the impudent children.
As people who have often been around misbehaving, obnoxious children, we gotta say that it's
hard for us to be mad about this particular bible story.
Then he went up from there to Bethel; and as he was going up the road, some youths came
from the city and mocked him, and said to him, “Go up, you baldhead!
Go up, you baldhead!”
So he turned around and looked at them, and pronounced a curse on them in the name of
the LORD.
And two female bears came out of the woods and mauled forty-two of the youths.
But what really happened here?
Did God really murder a bunch of kids via bear?
Not quite.
In ancient hebrew the word for youths, as used in the scripture, was translated as young
men in a pretty broad sense.
It was used for Joseph in Genesis when he was a whopping 39 years old, and for Absalom
as an adult of unknown age, as well as Solomon at age 20.
From 39 to 20 years old, that's quite a broad range for this particular adjective.
Now Elisha had just recently returned from watching his mentor, Elijah, get beamed up
to heaven Star Trek style, and though Elisha was the only witness to it happening, Elijah
was a well known prophet and had told many people that he was soon to be beamed up.
Thus when Elisha approached Bethel, a city extremely hostile to his religious views,
it wouldn't have been uncommon knowledge that Elijah had been claiming he would be hoovered
up to heaven.
Lastly, we get to Elisha's bald head.
As Elisha lived fifty years after beginning his ministry, he was clearly not an old man
at the time.
His baldness was likely a result of bad genetics.
With some proper perspective, we get an entirely different interpretation of what actually
happened in this weird biblical tale.
Elisha, who was suffering from male pattern baldness at a young age, was on his way to
preach in a city that was a stronghold for pagan worship.
When men who could have been as old as 39 years old saw him coming, they rushed out
to intercept him, jeering and taunting him and his faith.
They made fun of both his mentor and close friend, Elijah, telling him to “go up!”,
“go up!”, as in go up into the sky and to heaven as Elijah had claimed he would do
and Elisha himself had told people he had seen happen.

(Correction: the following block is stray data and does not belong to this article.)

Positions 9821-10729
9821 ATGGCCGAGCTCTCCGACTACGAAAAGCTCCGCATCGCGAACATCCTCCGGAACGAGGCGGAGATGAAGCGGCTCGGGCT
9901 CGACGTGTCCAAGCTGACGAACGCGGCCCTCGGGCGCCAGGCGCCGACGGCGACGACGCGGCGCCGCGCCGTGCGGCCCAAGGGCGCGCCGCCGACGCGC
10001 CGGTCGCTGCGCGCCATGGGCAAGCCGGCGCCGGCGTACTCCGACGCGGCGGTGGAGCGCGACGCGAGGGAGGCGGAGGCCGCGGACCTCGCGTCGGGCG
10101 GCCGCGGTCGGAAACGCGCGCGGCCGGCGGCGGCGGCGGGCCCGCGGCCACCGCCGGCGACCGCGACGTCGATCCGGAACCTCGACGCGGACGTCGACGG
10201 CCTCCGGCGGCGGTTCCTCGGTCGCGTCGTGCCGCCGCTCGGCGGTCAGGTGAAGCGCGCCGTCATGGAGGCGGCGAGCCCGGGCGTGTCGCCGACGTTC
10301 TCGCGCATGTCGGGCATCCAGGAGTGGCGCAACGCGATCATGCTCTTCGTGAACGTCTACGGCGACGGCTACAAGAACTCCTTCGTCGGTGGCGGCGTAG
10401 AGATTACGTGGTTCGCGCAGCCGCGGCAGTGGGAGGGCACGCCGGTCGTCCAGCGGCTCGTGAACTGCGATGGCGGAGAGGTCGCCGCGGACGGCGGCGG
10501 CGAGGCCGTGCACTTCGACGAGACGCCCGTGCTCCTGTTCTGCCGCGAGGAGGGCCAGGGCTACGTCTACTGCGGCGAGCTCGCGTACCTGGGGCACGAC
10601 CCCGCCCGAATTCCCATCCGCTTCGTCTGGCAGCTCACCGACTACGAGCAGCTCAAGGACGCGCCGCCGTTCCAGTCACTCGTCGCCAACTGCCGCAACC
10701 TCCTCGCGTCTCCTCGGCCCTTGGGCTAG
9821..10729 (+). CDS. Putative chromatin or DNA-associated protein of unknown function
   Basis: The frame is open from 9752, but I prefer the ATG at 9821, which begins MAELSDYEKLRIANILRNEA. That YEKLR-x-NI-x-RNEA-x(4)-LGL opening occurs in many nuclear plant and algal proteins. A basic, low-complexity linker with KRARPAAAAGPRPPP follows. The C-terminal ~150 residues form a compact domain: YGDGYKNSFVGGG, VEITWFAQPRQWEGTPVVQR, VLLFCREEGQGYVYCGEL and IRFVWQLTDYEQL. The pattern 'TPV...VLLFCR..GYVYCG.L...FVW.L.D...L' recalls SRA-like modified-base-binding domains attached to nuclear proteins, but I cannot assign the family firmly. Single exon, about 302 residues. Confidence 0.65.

Lastly, they called him a baldhead because, well, people are kind of dicks no matter the
century they live in.
God then sends bears to maul the group surrounding Elisha, but did God really kill a bunch of
iron age hecklers?
Well again, not quite.
The scripture states that forty two of them were attacked by bears, indicating that this
was a rather large crowd- and if only 42 were actually mauled then the real crowd was likely
much bigger.
Now we get a very different, and very scary picture for Elisha- traveling alone and suddenly
mobbed by a crowd taunting him.
What is also important is that the verse doesn't actually state that the bears killed anyone,
simply that they were mauled, and the ancient hebrew word indicates far less serious injuries
than we might associate with the term today.
So with some perspective we see a different story: Elisha, traveling alone, was mobbed
by villagers and God rescued him by sending bears to scare and threaten them.
Still a bit of a weird story though.
-God's chosen assassin-
It's a tale as old as.. well, the Bible.
Israel receives the blessings of god, and inevitably as the years go by and the people
enjoy the good life, they forget about god and start acting up.
Then a foreign invader occupies the land until the ancient jews turn back to god, only for
them to forget about god and get invaded again.
Modern biblical scholars point to the ancient jew's constant rebellion as the natural state
of man, and God's equally constant willingness to forgive them and restore their freedom
as his natural state of love and forgiveness.
Think what you will of the bible, this is an eerily accurate representation of life
for anyone who has kids.
During one of these occupations brought on by Israel turning away from God, the Jews
are occupied by the king of Moab, a neighboring country.
Rather than completely conquering the land though, Eglon, king of Moab, instead forced